One common issue is ich or white spot disease, which appears as tiny white spots on your fish’s body and fins. Quarantine the affected fish and treat the tank with copper-based medications, following the manufacturer’s directions.

Another problem is marine velvet, a parasitic infection causing a dusty appearance on the fish’s body. It’s crucial to catch this early, as it can be fatal if left untreated. A freshwater dip and the use of copper-based medications should help combat this issue.

Lastly, pay attention to signs of malnutrition in your Clown Tang. As herbivores, they require a diet rich in vegetables and plant matter, so ensure they have a balanced diet. Not doing so can lead to a weakened immune system, making them more susceptible to diseases.

Remember, prevention is the best medicine. Keep your tank clean, maintain optimal water conditions, and provide a balanced diet to keep your Clown Tang healthy and disease-free.

Frequently Asked Questions

What are the ideal tank conditions for a clown tang?

To keep your clown tang happy and healthy, maintain a water temperature between 72° – 78° F and a pH level between 8.1 – 8.4. Your tank should be at least 250 gallons (946L) in size to accommodate the growth of these fish, which can reach up to 14 inches in length. An Auto Top Off (ATO) system is recommended to help stabilize water chemistry.

Are Clown Tangs reef safe?

Yes, clown tangs are considered to be reef safe. They can live well within reef tanks and coexist with other reef-dwelling species. Just ensure you provide enough hiding spots to avoid aggression and territorial disputes among your fish.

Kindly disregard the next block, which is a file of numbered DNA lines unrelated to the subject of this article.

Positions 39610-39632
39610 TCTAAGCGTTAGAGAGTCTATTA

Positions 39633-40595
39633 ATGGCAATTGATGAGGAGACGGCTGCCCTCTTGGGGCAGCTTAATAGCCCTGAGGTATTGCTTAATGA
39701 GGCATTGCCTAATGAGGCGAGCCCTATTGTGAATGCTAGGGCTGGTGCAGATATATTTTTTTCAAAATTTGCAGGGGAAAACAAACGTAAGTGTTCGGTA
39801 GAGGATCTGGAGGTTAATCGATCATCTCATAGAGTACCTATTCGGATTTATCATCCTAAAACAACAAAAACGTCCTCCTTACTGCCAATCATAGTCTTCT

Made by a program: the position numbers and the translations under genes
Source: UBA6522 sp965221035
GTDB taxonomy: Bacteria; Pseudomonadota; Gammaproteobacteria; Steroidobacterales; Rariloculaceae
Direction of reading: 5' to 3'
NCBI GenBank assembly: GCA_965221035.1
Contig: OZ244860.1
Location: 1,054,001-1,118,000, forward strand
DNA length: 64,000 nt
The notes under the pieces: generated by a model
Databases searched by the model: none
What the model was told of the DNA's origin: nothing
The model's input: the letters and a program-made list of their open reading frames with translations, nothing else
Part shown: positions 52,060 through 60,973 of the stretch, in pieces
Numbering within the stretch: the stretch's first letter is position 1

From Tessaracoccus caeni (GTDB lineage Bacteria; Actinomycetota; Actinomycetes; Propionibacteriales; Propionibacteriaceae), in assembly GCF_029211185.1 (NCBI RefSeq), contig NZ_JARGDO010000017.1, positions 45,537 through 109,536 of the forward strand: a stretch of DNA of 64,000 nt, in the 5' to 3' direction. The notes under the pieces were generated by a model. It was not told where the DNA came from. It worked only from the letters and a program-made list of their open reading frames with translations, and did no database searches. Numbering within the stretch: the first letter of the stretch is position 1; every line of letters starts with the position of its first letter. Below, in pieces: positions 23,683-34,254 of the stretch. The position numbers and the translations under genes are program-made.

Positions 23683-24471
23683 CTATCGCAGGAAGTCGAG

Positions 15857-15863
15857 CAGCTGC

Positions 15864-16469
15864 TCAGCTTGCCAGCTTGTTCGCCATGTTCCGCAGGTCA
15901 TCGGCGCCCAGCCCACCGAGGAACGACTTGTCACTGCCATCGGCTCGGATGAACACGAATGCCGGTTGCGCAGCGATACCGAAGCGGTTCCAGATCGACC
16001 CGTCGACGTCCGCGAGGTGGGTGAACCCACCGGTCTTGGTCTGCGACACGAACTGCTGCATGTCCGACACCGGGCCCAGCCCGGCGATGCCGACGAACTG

Which tankmates are compatible with clown tangs?

When selecting tankmates for your clown tang, avoid aggressive and similarly-patterned fish to reduce competition. It is also essential to consider the compatibility of your chosen tankmates with the specific tank conditions required for clown tangs. Some compatible species include peaceful reef-dwelling fish, such as fairy wrasses, cardinalfish, and various gobies.

What type of diet should a clown tang have?

As herbivores, clown tangs primarily consume algae. Provide them with a diet rich in marine algae and include high-quality herbivore-approved pellets or flakes. You can also supplement their diet with fresh, leafy greens like spinach and nori. Remember to feed your clown tang in small amounts and multiple times a day, as overfeeding can lead to health issues.

How fast do clown tangs grow?

Clown tangs can grow relatively quickly when provided with proper care and suitable tank conditions. These fish can reach their full size of 12-14 inches (30.5-35.6cm) within 2-3 years. To encourage healthy growth, maintain a clean and stable environment and provide them with a balanced diet.

Can clown tangs change color?

Yes, clown tangs have the ability to change color. They can display a range of colors from yellow to dark blue, along with their distinctive horizontal stripes. This color change can indicate various factors, including mood, stress, or communication with other fish. Pay attention to your clown tang’s coloration and behavior to assess their overall health and well-being.